Activist Ron Moten’s campaign to mobilize the region’s embattled go-go scene continues on Wednesday afternoon at the Prince George’s County Administration Building where he and other scene leaders will be speaking out against CB-18, a law that restricts illegal dance hall operations in Prince George’s County.
Many local musicians and promoters feel the law unfairly targets go-go music and the clubs that host it. Other members of the community have launched an online petition to have the law amended.
Meanwhile, Moten has been hosting a series of town hall-style meetings under the banner of D.C. M.U.S.I.C., a community group that aims to organize the go-go scene as a voting bloc. And to give the movement a soundtrack, he helped orchestrate “We’re Coming Out,” a new “voter’s anthem” that includes appearances from go-go vocalists Michelle Blackwell, Black Boo of Mambo Sauce and others.
This kind of tune is nothing new to Black Boo. Late last year, Mambo Sauce released “4G,” a song that took aim at the go-go’s various struggles with sustainability. We asked Black Boo how “We’re Coming Out” and “4G” are connected.
Late last year, Mambo Sauce released “4G” as a sort of wake-up call to the go-go community. What inspired the song?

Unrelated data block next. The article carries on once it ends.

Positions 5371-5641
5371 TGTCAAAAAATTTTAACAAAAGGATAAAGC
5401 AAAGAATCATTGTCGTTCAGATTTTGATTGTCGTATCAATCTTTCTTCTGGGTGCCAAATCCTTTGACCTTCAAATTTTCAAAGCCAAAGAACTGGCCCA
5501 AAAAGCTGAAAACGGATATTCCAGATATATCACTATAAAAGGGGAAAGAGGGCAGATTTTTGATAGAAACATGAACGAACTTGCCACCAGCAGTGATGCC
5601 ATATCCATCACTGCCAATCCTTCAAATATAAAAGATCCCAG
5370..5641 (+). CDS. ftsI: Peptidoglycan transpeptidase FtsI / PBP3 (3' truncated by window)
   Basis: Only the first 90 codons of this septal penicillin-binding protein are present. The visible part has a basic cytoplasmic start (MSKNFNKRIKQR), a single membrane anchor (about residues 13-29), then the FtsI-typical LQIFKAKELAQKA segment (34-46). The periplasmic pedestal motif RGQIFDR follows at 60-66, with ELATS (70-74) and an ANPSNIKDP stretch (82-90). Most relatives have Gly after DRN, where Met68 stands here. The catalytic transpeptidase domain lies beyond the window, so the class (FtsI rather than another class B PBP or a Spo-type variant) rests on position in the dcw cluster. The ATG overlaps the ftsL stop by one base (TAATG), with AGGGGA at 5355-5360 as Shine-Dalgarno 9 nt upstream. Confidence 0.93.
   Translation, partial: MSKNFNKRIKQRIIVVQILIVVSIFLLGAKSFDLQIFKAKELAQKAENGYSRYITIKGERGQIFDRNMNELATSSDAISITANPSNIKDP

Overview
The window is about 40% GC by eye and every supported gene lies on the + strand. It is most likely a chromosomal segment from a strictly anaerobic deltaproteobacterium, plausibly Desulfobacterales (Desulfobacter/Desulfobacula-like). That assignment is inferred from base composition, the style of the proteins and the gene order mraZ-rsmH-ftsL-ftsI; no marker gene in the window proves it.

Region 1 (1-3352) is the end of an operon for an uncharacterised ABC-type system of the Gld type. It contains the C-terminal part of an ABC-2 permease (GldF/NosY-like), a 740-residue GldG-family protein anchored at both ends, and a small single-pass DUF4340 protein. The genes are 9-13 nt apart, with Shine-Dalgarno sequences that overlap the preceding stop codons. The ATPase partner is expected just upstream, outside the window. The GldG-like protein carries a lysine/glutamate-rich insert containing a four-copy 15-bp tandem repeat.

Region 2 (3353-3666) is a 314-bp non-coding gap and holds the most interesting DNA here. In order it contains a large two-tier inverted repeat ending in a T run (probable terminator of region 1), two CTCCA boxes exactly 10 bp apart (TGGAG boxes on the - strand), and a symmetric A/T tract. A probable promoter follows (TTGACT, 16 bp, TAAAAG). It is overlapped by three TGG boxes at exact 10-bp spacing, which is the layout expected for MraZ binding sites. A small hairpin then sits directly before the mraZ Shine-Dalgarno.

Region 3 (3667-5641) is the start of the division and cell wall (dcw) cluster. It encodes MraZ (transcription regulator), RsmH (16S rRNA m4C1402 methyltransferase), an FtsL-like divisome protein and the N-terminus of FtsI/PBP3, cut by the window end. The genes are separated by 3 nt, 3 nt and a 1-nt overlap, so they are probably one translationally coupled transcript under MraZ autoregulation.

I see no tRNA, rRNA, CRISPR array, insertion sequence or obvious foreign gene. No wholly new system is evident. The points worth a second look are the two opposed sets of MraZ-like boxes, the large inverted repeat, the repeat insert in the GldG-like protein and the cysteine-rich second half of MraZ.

We’ve been pushing for originality in go-go since the day that we started and I think that I was just getting a little frustrated that there weren’t enough people contributing to the originality [of the music]. Eventually, I got tired of going to meetings and voicing my feelings. Because I still wasn’t getting results. So I just decided to put it all in the music.
You’re also rapping on this new song that Ron Moten put together encouraging the go-go community to get out and vote. How did it come together?
I went to a meeting that he was having and they were talking about go-go and all of the things we could do in the future. He asked to meet with me and told me about some ideas he head. He was all for originality and we took it from there.
You’re talking about the originality in go-go music. Moten is fighting to get the music booked at local venues. Do you think those crises are linked?
Yeah, I think that it’s two fold. I hold go-go responsible as much as I hold [Prince George’s] county responsible. I think if go-go was more profitable, we wouldn’t be in this situation. And profit comes with us making go-go more marketable, more original. All of those things help us become more valuable to world in general. If we had fans across the nation, if bands were going on tour, if we were on billboards and if we were winning Grammys, there’s no way P.G. County could shut down these clubs. We’d have the money to fight back and the notoriety to get people on our side.
The last line on “4G” you say, “I’d rather say ‘Step up’ instead of ‘Go-go is dead.’” What do you think is going to happen to go-go music? Are people going to step up?
I think the people have been, to be honest with you. [Sunday] night on WKYS, DJ Big John [played a] one-hour set was all original go-go music. That was the first time it’s ever been done. It’s a big deal. People are hearing it. It’s not just my cry. Others feel the same way.